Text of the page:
Abortion is one of the most persistently controversial issues in Philippines and in the America as well, in terms of culture and politics today. The Philippines is locked in heated debate over sex education for its people, not just in the schools but for adults. This conflict is perhaps reflective of the nation’s ambivalence over abortion. While it is often depicted as a two-sided debate, the abortion controversy is actually quite multifaceted, involving complex speculation on biology, ethics, and constitutional rights. Those who identify themselves as prolife, for example, generally contend that abortion is wrong because it kills human life, which they believe begins at conception. However, some pro-lifers grant that abortion should be allowed in cases of rape or incest, or when the pregnancy threatens the life or health of the mother. Those who identify themselves as pro-choice often maintain that abortion must remain legal because a woman should have the right to control her body and her destiny. But some pro-choicer also believe that there should be certain restrictions on teen access to abortion and on abortions occurring after the first trimester of pregnancy. It is reported that about 500,000 women seek abortions in the Philippines each year. Since abortion is illegal, some of the methods used are dangerous and painful. To perform abortions, midwives implement abdominal massage or insert catheters into the uterus. It is estimated that about 90,000 women then develop complications from the procedures and that 1000 die each year. There is even controversy over the totality of abortions being banned in the Philippines. The UN said in this decade that it was legal only when the life of the woman was in danger it appears though, as often is the case with Philippine law, there are other laws that basically negate that exception. With the exceptions unclear, the law is a total ban for practical purposes. The complex ethical and legal debate over abortion shows no sign of abating as activists, legislators, and judges continue to ponder if and when the procedure should be regulated. Abortion: Opposing Viewpoints explores this and several other contentious issues in the following chapters: Is Abortion Immoral? Should Abortion Rights Be Restricted?? The authors in this anthology present compelling arguments concerning the morality, accessibility, purpose, and effect of abortion. Objectives of the study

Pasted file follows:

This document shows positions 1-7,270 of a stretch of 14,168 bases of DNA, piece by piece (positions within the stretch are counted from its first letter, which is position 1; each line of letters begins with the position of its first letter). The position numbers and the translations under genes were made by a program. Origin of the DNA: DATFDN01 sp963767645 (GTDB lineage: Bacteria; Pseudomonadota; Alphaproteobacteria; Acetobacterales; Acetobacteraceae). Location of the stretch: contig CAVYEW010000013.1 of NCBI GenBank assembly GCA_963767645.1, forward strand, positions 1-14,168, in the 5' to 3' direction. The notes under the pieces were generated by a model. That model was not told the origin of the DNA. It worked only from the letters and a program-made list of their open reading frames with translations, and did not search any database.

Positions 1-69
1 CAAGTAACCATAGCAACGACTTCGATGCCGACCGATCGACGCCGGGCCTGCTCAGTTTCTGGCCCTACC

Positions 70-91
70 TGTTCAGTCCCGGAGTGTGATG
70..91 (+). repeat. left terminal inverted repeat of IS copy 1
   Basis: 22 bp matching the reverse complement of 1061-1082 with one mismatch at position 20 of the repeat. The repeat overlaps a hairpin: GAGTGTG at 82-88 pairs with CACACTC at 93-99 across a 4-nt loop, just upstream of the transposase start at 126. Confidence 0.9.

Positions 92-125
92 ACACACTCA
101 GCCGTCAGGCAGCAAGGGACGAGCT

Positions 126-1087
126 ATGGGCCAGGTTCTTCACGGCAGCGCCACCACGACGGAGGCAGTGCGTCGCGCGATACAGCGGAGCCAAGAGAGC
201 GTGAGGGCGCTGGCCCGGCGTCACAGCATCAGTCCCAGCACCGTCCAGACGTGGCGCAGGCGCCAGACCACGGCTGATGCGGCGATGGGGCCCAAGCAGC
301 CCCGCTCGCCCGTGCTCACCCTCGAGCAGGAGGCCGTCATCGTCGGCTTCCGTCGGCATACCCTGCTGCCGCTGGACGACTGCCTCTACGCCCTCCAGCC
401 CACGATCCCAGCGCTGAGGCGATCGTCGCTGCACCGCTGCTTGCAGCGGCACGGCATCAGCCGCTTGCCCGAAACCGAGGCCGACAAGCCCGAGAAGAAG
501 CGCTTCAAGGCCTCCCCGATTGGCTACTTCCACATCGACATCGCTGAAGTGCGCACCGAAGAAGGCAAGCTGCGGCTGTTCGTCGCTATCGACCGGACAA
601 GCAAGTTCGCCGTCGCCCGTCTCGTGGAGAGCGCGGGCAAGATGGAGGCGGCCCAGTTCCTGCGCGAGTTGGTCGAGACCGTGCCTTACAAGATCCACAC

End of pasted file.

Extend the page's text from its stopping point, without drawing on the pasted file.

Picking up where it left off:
Abortion becomes a social problem when women use it as an easy way out of things. This research paper try to tackle about abortion and its effect to the mother who doing an abortion. The purposes of this study are to know:
Why do women have abortions?
What are the emotional after – effects that women go through after they have an abortion?
What are some alternatives to abortion?
Is abortion immoral?
Should abortion right be restricted?
Chapter II: Literature Review
Literature on Objective 1
There are probably as many reasons for abortions as there are women who have them. Some pregnancies result from rape or incest, and women who are victims of these assaults often seek abortions. Most women, however, decide to have an abortion because the pregnancy represents a problem in their lives. (Bankole et al. 1998, 1999) Some women feel emotionally unprepared to enter parenthood and raise a child; they are too young or do not have a reliable partner with whom to raise a child. Many young women in high school or college find them pregnant and must choose between continuing the education they need to survive economically and dropping out to have a baby. Young couples who are just starting their lives together and want children might prefer to become financially secure first to provide better care for their future children. Sometimes people enter into a casual sexual relationship that leads to pregnancy with no prospect of marriage. Even if the sexual relationship...
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